Culture Literature

Eileen Myles in conversation with Lighthouse Bookshop

As I settled down in my living room on Wednesday night to watch Eileen Myles chat to Rosa Campbell about their new novel on writing and craft titled For Now, I feared that I might be a tad disappointed with the live discussion.

Whilst I am a huge fan of Myles, the topic of discussion evoked awkward school-style ‘questions for the author’ where writers would instruct you to write something every day or keep a notebook around for ideas, as if the struggles of creative teens could be solved with something as simple as better organisation. My suspicions were thankfully not realised. Myles spoke exactly as they write, even noting themselves that they ‘flow in and out of the text’. Their manner was simultaneously laid-back and wise as they offered not only some of the best writing advice I’ve heard, but also conceptions of writing and creativity that were resonant and new.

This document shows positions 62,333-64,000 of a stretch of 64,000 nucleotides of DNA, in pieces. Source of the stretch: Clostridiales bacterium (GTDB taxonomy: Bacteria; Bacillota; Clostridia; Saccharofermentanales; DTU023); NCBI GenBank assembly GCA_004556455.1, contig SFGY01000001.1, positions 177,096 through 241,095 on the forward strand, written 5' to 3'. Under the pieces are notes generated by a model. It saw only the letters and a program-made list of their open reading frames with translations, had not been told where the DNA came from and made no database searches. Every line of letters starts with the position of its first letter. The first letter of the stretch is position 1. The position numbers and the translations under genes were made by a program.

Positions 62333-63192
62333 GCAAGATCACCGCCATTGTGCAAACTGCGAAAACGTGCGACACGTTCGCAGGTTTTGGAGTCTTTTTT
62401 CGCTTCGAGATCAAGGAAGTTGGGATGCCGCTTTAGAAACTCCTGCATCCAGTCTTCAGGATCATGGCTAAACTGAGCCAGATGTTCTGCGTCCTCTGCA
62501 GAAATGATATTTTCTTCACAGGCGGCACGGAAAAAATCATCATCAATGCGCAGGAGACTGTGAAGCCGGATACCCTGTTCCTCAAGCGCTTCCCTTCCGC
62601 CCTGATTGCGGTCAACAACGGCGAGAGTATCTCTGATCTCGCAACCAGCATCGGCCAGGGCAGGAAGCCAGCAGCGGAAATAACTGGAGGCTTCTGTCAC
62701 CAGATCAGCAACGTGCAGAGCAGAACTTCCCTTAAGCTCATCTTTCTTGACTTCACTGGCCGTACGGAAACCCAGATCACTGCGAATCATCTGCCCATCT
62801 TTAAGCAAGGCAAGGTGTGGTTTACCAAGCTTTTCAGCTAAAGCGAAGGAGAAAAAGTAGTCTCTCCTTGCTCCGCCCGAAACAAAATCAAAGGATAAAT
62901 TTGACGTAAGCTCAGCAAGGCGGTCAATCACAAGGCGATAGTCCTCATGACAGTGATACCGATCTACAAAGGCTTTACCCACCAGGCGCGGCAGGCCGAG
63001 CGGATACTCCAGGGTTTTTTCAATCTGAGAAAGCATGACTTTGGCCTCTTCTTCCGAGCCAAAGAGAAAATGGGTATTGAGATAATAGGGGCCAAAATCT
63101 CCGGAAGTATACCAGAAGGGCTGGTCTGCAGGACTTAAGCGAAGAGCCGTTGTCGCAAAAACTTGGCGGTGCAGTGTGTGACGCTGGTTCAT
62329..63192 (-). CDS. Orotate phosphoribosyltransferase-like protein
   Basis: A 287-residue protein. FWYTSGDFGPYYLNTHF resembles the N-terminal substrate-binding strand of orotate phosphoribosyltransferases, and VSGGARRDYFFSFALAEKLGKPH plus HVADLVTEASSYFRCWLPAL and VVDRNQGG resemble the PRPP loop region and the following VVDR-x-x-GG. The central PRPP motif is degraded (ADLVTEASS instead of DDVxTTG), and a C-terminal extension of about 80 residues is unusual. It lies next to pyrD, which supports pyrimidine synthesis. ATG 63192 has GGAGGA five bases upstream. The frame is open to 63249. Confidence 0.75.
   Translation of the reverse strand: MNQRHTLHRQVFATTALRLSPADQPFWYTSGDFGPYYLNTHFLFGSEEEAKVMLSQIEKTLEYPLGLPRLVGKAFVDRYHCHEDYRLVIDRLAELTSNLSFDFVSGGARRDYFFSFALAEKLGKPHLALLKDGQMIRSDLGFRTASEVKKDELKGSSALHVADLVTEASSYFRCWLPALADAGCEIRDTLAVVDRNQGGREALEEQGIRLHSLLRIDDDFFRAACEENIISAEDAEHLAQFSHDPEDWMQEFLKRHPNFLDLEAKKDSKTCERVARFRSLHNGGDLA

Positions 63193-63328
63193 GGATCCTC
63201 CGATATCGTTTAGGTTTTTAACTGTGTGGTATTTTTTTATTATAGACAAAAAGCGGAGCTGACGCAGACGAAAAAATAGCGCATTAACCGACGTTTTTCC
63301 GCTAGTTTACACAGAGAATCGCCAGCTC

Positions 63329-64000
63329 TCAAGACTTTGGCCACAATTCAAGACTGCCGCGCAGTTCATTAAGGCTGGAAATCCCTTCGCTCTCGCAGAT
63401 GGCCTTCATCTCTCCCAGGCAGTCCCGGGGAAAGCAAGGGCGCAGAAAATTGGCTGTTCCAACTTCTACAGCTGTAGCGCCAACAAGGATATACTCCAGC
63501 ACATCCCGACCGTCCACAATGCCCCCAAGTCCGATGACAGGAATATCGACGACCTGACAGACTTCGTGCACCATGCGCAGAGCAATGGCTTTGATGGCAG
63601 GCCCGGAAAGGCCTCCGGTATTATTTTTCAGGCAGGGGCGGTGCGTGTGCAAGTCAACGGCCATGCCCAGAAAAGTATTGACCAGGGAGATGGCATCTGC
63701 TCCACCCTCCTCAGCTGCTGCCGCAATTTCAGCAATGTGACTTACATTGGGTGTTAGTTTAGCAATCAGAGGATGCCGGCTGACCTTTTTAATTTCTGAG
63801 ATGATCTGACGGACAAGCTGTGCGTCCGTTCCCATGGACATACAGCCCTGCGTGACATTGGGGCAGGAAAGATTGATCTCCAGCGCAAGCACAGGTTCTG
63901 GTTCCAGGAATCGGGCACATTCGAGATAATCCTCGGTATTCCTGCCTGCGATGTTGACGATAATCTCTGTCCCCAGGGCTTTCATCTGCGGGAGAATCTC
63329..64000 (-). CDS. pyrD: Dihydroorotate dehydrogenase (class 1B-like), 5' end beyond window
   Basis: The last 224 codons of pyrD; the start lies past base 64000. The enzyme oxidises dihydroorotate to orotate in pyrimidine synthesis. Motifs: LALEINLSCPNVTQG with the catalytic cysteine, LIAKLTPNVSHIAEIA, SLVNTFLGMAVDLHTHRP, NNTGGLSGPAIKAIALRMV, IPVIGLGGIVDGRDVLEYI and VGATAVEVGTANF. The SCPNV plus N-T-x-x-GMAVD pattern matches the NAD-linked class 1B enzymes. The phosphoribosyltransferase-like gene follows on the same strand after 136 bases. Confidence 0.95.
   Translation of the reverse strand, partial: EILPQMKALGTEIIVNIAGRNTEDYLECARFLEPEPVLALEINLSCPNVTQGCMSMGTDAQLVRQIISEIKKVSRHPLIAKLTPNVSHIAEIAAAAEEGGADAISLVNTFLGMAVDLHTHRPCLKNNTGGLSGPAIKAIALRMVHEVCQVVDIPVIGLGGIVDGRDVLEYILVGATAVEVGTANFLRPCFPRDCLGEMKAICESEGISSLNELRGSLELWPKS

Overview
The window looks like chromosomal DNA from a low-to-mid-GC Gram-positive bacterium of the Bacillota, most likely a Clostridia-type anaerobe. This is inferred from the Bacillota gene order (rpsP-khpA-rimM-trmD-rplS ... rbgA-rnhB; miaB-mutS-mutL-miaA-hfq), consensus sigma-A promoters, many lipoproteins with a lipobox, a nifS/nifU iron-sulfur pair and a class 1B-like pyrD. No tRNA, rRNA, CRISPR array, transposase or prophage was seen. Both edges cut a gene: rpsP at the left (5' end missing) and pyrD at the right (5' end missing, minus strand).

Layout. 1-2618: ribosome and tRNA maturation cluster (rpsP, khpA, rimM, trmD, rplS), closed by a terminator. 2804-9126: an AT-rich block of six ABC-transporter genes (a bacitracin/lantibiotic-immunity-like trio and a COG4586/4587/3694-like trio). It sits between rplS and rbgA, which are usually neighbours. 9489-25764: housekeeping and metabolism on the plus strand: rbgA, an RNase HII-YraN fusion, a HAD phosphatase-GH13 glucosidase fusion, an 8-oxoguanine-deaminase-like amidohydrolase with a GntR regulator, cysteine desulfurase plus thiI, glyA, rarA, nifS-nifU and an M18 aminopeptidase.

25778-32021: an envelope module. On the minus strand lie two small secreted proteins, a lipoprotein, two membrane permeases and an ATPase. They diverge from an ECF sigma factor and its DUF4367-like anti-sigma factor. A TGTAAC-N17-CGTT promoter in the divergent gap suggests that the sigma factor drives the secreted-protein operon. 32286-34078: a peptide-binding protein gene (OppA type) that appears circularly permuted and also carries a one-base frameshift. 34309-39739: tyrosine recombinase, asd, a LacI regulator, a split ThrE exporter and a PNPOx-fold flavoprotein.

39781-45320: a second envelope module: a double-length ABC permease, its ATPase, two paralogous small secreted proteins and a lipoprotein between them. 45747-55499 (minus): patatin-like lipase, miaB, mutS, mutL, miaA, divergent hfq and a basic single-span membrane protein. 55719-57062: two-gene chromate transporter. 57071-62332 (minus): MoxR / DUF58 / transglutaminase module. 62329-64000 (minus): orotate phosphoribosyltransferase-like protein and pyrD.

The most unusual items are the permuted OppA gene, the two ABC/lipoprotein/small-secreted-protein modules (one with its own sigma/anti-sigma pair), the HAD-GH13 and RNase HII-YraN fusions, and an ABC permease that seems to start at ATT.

Significantly, they remained humble throughout the discussion, speaking of a ‘deliberate humility’ in their work which enabled them to write. This humility, paired with a trust in the human ability to create, led to nuggets of insight such as ‘poetry is just poor imitation’, ‘write badly for a year’, and ‘the urge to write comes when you’re doing nothing’. This advice made me, wannabe poet of several years, feel enthused about writing, but also pleasantly relieved.

Moreover, much of this advice reminded the audience that the creation of poetry is as much about the material conditions of the poet as it is about any idea of talent – a much needed reminder in our culture of side hustles and overworking.

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While we were far away from those cosy nights gathered in the bookshop, Lighthouse Books did all they could to bring a sense of community to the online event. Rosa Campbell proved to be a wonderful interviewer, jumping straight into an engaging discussion, and giving Myles’ work the intellectual weight that it deserves. Questions from the audience organically cropped up through the event, instead of pre-asked. They even created a mini documentary by talking to four other artists about their craft, to mark the occasion.

Overall, the evening was all you could ask for: great company, good atmosphere, and conversation that kept you thinking long after the night had ended.

Image: BEYOND BAROQUE via Flickr